The Advancement of Arts, Manufactures, and Commerce; or, descriptions of the useful machines and models contained in the repository of the Society for the Encouragement of Arts, Manufactures, and Commerce: illustrated by designs on fifty-five copper-plates. Together with an account of the improvements promoted by the Society, in agriculture, manufactures, mechanics, chemistry, and the polite arts; also in the British colonies in America.
London: Printed by William Adlard, printer to the Society…1772
4to, pp. viii, (ix), x–xxxii, 400, and 55 folding engraved plates of machinery. Contemporary speckled calf, spine with raised bands and gilt rules, red morocco label (head of spine chipped, joints just cracking but perfectly strong). A subscriber’s copy, with the signature of Thomas Broadley at top of title; stamp of Rothamsted Experimental Station on front endpaper.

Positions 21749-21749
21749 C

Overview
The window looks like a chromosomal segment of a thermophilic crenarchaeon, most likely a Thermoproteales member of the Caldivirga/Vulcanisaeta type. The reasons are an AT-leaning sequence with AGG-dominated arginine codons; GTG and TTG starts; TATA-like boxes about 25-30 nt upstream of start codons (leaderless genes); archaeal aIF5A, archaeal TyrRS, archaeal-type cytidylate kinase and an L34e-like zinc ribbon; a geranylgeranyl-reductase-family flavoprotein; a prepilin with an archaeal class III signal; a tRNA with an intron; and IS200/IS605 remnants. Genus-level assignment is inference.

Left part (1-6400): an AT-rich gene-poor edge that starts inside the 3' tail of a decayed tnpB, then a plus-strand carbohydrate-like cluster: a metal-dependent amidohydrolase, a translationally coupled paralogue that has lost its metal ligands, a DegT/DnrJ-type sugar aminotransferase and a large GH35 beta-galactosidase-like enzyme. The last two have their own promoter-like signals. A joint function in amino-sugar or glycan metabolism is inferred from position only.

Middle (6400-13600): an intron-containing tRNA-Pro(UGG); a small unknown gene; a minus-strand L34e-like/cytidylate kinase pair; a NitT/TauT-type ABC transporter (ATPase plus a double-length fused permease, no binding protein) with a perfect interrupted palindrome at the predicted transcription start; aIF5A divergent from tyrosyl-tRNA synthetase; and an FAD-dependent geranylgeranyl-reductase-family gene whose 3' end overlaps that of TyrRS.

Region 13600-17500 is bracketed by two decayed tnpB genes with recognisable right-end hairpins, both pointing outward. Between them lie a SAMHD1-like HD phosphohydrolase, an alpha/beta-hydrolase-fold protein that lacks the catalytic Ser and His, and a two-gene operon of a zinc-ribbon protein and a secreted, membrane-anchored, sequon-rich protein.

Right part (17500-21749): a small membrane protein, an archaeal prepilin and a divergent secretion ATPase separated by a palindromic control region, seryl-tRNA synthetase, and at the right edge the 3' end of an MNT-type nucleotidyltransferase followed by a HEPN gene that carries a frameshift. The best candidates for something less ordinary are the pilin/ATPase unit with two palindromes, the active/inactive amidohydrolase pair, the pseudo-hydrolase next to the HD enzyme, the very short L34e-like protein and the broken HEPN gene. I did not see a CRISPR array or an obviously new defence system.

FIRST EDITION of the first original English atlas of machinery and mechanical devices. The plates are from drawings by William Bailey and his son, Alexander Mabyn Bailey. The first group of plates are concerned with various branches of agriculture, that being by far the largest industry in Britain at the time. The remaining plates are concerned with manufactures, and reflect Britain’s rise as the pre-eminent manufacturing nation. They include the stocking-frame, looms, cranes, a sawmill, a hole-borer, and many others. The whole project was overseen by the Society for the Encouragement of Arts, Manufactures, and Commerce (today the Royal Society of Arts). The Society was established in 1754 and was concerned with technology and manufactures in a way that the Royal Society was not. It awarded medals and financial premiums for outstanding designs. Apart from the brief annual abstracts of the premiums offered, this book is the first treatise on the technology with which it was concerned and the first original English work of its kind. This first edition was reissued as a new edition in folio in 1776, which was enlarged with a second volume in 1779.